“Shadow in Hawthorn Bay”: spirit of the land

CBC put out a list of 100 young adult fiction books that make you proud to be Canadian. I managed to get my hands on a few and I’ll be reading some of them this summer. Book #1? I read Shadow in Hawthorn Bay by Janet Lunn.

Source: https://childrensbookshop.com/book-45598.html

Janet Lunn writes a brilliant and strong protagonist into her story and allows her readers to exeprience a moment in Canada’s history: the settling of Ontario. It is clear through her biography on a University of Manitoba website that Lunn was devoted to writing female characters into her stories in order for young Canadians to see that women were here too, not just men.

In Shadow in Hawthorn Bay, Lunn writes about Mary Urquhart who leaves her home of Scotland behind in 1812 to follow the voice of her friend and young love Duncan who has moved to Canada.
In the story, Mary has the ‘second-sight’ and is able to see into the past and the future. Her belief in the Old Ones is strong,yet when she gets to Canada, no one believes in the Old Ones anymore. What happens when you move to a place that no one has lived in before? Well, they become the old ones!

As I was reading this novel I couldn’t help but connect with Susanna Moody, which I suppose was Lunn’s intent–that we learn more about the women in our history. In university I read Margaret Atwood’s poetry collection The Journals of Susanna Moodie and some of the images Atwood created stuck with me, even to this day.

Source: http://canadiandesignresource.ca/graphics/the-journal-of-susanna-moodie-cover/

By the end of the book of poems, Susanna Moodie becomes the spirit of the land. She cannot be separated from the land she now rests in, the Ontario forest (or downtown Toronto). In Shadow in Hawthorn Bay Mary, the main character, is afraid of the woods and forests of Ontario because they are black and dark and mysterious. Actually, once she has lived in the area for a while she realizes that the forests are not haunted, but are instead absent of any old spirits.

In Atwood’s brillance, she writes about Moodie burying one of her children in “The Death of a Young Son by Drowning”:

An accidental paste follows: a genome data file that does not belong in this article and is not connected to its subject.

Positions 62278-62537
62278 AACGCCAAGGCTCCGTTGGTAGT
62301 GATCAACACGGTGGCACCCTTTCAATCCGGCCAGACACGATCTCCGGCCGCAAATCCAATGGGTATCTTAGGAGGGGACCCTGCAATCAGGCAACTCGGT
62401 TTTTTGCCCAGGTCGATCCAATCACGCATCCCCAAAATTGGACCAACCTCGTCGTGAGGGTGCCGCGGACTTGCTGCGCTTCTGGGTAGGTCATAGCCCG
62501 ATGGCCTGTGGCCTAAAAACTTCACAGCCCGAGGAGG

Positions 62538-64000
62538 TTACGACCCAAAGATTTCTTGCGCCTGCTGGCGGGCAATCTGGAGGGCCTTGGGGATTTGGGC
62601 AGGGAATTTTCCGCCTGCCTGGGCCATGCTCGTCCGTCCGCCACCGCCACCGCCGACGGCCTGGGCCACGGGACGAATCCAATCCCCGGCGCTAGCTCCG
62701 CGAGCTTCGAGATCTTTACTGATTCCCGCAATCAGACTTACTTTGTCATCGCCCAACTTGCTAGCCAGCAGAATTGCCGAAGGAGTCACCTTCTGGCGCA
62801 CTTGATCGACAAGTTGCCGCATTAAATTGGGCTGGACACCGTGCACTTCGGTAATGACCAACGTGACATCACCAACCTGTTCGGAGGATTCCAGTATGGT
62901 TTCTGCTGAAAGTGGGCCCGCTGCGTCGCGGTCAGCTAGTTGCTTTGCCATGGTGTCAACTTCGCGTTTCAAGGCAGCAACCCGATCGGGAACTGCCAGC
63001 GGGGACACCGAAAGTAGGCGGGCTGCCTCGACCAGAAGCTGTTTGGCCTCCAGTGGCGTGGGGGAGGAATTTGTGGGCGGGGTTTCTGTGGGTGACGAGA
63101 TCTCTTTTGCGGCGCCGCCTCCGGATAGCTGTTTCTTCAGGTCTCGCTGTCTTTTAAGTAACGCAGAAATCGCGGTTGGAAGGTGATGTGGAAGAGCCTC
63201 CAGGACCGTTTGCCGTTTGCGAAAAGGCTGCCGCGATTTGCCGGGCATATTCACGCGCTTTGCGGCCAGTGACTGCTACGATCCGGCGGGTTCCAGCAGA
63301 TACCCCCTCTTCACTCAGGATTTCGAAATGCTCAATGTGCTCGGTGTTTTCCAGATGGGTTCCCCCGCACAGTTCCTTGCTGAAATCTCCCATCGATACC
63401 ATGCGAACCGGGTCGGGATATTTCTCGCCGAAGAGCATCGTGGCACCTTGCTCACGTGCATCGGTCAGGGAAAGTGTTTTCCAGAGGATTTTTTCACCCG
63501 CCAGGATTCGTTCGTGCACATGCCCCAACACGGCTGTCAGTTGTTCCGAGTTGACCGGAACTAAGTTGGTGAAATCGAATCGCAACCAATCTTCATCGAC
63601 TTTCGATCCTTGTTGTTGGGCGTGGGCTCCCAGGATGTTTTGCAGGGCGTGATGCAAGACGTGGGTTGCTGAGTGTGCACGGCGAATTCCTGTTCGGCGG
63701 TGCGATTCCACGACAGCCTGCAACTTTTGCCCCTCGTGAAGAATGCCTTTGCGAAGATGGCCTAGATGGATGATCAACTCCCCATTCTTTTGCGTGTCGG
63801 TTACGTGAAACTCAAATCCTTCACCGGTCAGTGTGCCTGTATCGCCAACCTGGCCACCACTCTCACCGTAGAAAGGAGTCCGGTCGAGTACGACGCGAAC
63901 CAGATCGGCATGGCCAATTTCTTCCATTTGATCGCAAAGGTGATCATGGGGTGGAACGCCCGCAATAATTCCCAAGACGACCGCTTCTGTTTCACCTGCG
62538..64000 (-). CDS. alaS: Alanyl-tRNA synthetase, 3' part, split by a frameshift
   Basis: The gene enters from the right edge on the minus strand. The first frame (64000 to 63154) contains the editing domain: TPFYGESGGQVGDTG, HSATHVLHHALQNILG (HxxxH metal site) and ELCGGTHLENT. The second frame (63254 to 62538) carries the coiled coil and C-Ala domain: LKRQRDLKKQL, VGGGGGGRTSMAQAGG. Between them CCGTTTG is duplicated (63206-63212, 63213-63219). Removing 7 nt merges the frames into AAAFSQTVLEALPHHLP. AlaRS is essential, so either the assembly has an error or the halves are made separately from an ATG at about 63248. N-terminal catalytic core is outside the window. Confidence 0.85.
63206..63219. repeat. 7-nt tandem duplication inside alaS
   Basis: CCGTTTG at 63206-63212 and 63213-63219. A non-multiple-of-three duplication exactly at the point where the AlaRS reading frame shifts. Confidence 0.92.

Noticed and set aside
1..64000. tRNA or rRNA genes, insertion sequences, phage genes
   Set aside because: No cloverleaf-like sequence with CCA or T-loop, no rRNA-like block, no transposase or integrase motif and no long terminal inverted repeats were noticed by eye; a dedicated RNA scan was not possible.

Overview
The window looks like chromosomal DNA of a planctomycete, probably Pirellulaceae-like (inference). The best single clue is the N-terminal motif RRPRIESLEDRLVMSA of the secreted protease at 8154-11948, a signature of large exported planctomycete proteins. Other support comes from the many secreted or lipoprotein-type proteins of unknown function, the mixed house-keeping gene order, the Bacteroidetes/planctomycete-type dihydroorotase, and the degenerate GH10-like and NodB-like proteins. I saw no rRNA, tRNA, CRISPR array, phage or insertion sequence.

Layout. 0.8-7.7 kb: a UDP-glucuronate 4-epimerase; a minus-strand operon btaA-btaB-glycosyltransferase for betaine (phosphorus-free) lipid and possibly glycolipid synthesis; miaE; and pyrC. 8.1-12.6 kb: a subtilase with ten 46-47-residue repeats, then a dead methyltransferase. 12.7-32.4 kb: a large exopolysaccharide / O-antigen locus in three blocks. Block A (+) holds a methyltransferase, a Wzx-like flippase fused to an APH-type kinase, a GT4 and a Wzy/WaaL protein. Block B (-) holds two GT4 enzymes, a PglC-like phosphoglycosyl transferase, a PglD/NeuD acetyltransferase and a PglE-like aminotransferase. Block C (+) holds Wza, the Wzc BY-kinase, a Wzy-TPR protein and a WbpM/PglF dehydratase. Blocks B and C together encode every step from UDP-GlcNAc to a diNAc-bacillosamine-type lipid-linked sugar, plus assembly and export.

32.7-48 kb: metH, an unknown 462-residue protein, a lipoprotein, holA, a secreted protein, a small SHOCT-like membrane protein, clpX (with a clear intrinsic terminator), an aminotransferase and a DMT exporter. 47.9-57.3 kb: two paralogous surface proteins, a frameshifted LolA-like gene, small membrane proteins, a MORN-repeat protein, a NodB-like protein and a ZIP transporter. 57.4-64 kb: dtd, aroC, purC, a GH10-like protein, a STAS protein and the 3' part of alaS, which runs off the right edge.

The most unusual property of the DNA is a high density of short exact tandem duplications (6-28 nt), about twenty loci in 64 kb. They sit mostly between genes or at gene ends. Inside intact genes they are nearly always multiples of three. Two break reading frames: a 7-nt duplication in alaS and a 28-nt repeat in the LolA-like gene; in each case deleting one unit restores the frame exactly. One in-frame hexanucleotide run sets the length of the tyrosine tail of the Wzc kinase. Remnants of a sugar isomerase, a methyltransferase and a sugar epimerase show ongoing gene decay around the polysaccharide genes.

“After the long trip I was tired of waves. / My foot hit rock. The dreamed sails / collapsed, ragged. / I planted him in this country / like a flag.” I planted him in this country like a flag. Those words still haunt me.

In the story, Lunn shows the harshness of a new country and the mental instability that affected many people who were alone and isolated trying to survive in the Ontario bush. In fact, her story revolves around overcoming fears and showing determination and inner strength, all the while relying on a community to survive and the interplay between old beliefs and new ways of living. Mary becomes a strong, independent character who needs to fight her own battles before she is ready to open up to those around her.

I have a copy of Charlotte Gray’s book Sisters in the Wilderness: The Lives of Susanna Moodie and Catherine Parr Traill which is for sure on my summer reading list this year. I know that one of my friends keeps reacting with surprise every time I say I still haven’t started reading it yet. But this summer I am committed to reading up on some of Canada’s women who are often times forgotten in the history written by men. And then I’ll go back and reread Atwood’s poems again and most likely gain a deeper understanding of the women who helped to form our country and have become the true Old Ones, the spirit of Canada.

“Now faith is confidence in what we hope for and assurance about what we do not see. This is what the ancients were commended for.” (Hebrews 11:1-2)

” ‘The old ones came to our hills in the ancient times. It began somewhere. It began there long ago as it begins here now. We are the old ones here.’ ” (Janet Lunn)

Source: https://www.flickr.com/photos/hazelinephotography/3631586764

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